Another sensory symptom associated with heat fatigue is Uhthoff’s Phenomenon or Uhthoff’s Sign. This is a temporary worsening of symptoms – often visual disturbances, but sometimes motor or sensory symptoms – caused by a rise in body temperature, for example while exercising or taking a hot bath. The visual symptoms may present as double vision, a blurring of vision, and loss of colour vision or a ‘greying-out’ of vision.
The symptom takes its name from Wilhelm Uhthoff, a German ophthalmologist, who first described this symptom in 1890.
If this symptom happens, it is best to stop exercising or move away from the heat source and cool the body down with a cold drink or fan. Once you are at normal body temperature, Uhthoff’s sign will slowly settle down.
‘Banding’ is a sensory symptom where it feels as if there is a tight elastic band around the ribs, or one side of the torso. Sometimes it is called the ‘MS hug’, although it can also affect feet and hands, as if you are wearing gloves or socks.
If you experience tightness across the chest, contact your GP.
Banding associated with MS can be treated with pain medication and, although uncomfortable, most people find it will pass without needing treatment. Some people find that wearing tight clothing, such as a sports vest or elasticated gloves or socks, actually helps alleviate the discomfort. Be careful to ensure you are not restricting your blood circulation.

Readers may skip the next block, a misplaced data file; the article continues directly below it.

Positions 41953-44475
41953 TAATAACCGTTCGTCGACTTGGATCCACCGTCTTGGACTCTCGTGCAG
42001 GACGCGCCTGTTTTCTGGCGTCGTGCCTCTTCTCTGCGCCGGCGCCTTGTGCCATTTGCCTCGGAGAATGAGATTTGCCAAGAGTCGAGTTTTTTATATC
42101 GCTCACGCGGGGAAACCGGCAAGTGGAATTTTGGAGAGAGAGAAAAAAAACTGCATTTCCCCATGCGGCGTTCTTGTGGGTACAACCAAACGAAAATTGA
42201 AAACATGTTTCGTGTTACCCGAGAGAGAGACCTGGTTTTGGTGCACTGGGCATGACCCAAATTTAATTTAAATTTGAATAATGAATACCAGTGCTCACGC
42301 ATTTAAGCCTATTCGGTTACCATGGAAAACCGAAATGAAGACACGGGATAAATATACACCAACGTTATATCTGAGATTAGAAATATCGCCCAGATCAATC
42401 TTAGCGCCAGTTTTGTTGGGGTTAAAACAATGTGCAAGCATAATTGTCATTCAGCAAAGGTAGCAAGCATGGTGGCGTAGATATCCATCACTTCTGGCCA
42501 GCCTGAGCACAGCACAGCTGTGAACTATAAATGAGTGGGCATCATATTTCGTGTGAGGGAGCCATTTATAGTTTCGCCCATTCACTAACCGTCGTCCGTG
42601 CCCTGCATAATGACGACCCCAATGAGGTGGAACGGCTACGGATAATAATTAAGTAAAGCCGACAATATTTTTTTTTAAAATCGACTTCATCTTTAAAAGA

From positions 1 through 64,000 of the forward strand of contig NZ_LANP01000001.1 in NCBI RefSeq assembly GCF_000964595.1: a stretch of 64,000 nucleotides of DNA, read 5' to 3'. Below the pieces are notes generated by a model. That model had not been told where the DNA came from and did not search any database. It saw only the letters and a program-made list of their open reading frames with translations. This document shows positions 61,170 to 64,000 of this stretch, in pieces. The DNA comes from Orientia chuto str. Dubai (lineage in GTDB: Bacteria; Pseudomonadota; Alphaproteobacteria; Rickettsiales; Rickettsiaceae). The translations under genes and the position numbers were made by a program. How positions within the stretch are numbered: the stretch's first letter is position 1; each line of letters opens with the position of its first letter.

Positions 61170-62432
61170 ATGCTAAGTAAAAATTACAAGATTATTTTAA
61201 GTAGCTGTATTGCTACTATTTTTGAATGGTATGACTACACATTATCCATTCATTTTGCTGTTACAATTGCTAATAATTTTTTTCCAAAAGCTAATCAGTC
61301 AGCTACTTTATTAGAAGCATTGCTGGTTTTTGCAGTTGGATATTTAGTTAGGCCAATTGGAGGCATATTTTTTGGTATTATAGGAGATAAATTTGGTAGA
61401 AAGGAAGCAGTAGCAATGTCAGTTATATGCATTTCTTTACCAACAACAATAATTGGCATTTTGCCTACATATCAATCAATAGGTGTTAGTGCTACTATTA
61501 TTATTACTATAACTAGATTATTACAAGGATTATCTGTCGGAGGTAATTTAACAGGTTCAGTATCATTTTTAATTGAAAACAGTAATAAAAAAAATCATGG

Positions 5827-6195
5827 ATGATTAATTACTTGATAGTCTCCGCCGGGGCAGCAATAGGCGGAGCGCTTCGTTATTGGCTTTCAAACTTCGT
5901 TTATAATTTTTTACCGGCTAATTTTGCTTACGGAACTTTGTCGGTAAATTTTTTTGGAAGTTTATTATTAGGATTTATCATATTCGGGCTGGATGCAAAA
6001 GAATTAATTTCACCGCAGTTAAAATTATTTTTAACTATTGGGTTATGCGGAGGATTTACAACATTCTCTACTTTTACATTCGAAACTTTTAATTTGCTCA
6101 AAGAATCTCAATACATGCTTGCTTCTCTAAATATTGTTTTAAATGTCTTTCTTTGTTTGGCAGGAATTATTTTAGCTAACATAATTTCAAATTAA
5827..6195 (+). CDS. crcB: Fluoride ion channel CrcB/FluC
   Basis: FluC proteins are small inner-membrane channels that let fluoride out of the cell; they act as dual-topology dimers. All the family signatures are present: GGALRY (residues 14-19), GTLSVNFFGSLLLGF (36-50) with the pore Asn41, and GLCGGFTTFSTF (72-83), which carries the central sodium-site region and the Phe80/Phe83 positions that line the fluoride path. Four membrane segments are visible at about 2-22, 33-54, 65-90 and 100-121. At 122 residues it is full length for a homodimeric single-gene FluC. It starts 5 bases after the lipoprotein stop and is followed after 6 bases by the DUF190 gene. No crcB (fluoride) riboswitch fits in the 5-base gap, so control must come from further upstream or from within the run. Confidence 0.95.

Speech and swallowing
Problems with speech and swallowing can be a symptom of MS for some people. Speech disorders include dysarthria, slurring of speech due to weakness or lack of coordination in the muscles used in speech, and dysphagia, swallowing difficulties.
Difficulties with speech can develop at any stage. However, they are more common in the later stages of the condition.
Studies have found that around a third of people with MS experience swallowing difficulties to some degree (8). This can be caused by damage affecting the coordination of the various muscles involved in swallowing. The result can be difficulty chewing or episodes of coughing or choking when eating and drinking. A referral to a speech and language therapist is recommended. Ask your GP or MS nurse to refer you. Various strategies can be discussed to help reduce problems occurring from the symptom.
If swallowing problems are more advanced and eating is putting you at risk, nutrition can be provided through a procedure called percutaneous endoscopic gastrostomy (PEG). A PEG is a feeding method whereby a small tube is inserted directly into the stomach through the abdominal wall. This helps to ensure sufficient nutritional intake and reduces the risk of aspiration, where food can get into the lungs, causing chest infections.